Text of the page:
Reality. We usually go to the theatre to escape it. But The Corinthian Food Store’s production of This, This Is Mine is about confronting life at a personal level and living in Australian society. Can individuality exist within a culture that isn’t even clearly defined?
Blockbuster theatre with a mega-audience this is not. Instead, this original play’s power is in the setting: an intimate audience, watching the drama unfold of two childhood friends in their 20s finding themselves lost in humanity and Australianity.
Multi-generational Aussie Eva (Matilda Ridgway) arrives at her father’s place after attending his funeral. She was estranged from him, and her childhood memories resurface when friend Lester (Shiv Palekar) drops in. Is he there for Eva or for his own narcissistic reasons? The duo merges their personal stories past and present, all the time the sexual tension building. Will Eva find peace? Why is Lester there?
The highlight of This, This Is Mine is the script by Duncan Ragg, which follows the ‘show-don’t-tell’ storytelling tenet perfectly. The dialogue is contemporary and natural and maintains a steady pace through the banter of these unlikely friends. The contrast to Lester’s exotic Indian heritage and family wealth is stark against Eva’s working class broken family. There are comedic moments as as well as heartache. Through their life stories pop up bigger issues of what it means to live in society, what is white man guilt, and what is ‘Australian’. None of this is answered of course, because there is no real answer. There are many head-nodding moments of ‘so true’ as Lester and Eva comment on what it means to live in this time. Themes include the age-old emotional riptides of dysfunctional families, racism, and broken trust in romantic relationships.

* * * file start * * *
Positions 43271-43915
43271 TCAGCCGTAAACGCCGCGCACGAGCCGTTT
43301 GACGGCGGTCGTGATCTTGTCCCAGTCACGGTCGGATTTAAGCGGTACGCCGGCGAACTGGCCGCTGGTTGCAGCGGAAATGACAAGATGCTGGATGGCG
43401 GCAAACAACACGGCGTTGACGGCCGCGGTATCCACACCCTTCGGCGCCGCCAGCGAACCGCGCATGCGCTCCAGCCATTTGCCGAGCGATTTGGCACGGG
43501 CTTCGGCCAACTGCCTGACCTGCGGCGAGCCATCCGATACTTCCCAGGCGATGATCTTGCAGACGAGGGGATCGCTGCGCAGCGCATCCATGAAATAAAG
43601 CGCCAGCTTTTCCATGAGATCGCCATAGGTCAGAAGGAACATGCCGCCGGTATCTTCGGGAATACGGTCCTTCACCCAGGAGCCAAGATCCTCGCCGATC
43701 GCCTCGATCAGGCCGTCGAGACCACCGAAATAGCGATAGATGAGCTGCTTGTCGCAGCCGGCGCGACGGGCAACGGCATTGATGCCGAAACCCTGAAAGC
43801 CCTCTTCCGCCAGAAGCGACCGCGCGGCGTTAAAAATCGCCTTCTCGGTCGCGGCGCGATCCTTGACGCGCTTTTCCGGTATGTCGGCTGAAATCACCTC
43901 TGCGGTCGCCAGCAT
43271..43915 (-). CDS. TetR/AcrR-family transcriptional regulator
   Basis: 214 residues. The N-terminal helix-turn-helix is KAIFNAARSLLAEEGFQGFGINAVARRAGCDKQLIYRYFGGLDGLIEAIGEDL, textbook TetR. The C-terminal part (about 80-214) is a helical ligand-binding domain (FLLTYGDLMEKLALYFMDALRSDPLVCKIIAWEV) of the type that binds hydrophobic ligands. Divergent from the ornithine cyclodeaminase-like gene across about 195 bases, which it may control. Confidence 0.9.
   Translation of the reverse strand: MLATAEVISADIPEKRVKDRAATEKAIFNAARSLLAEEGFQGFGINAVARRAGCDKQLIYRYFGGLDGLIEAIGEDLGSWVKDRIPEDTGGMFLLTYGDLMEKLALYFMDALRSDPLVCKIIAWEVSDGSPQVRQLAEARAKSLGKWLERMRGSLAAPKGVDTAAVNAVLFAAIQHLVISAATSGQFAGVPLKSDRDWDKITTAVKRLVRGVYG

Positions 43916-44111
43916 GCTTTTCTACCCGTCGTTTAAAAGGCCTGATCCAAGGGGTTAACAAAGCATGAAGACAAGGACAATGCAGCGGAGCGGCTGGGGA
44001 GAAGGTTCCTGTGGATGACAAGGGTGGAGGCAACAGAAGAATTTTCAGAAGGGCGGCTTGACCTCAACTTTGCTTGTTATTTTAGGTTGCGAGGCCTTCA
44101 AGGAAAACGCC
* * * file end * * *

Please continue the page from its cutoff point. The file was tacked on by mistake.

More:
This piece relies so very much on the intimacy of the actor-audience relationship. Being in an actual living room and seeing someone open a real fridge, use a real window, and real doors – means you have skin in the game. Feel genuine frustration at Lester’s erratic behaviour and Eva’s heartbreak.
The chemistry between Ridgway and Palekar is genuine. And that is essential when the audience is so close to the action, to see the tears welling, the true laughter rippling through the ribcage. It all makes for a voyeuristic experience, but not in a creepy way. More like being an angel, watching over these lost souls, pushing them to make peace with each other and themselves.
Want to get up close and personal? The subtle contemplation that is This, This Is Mine concentrates personal drama and Australia’s identity – without a preachy lecture.
The Corinthian Food Store Collectivepresents
This, This Is Mine
by Duncan Ragg
Directed by Duncan Ragg
Venue: 17 Quandong Street, O'Connor ACT
Dates: 30 September – 1 October 2016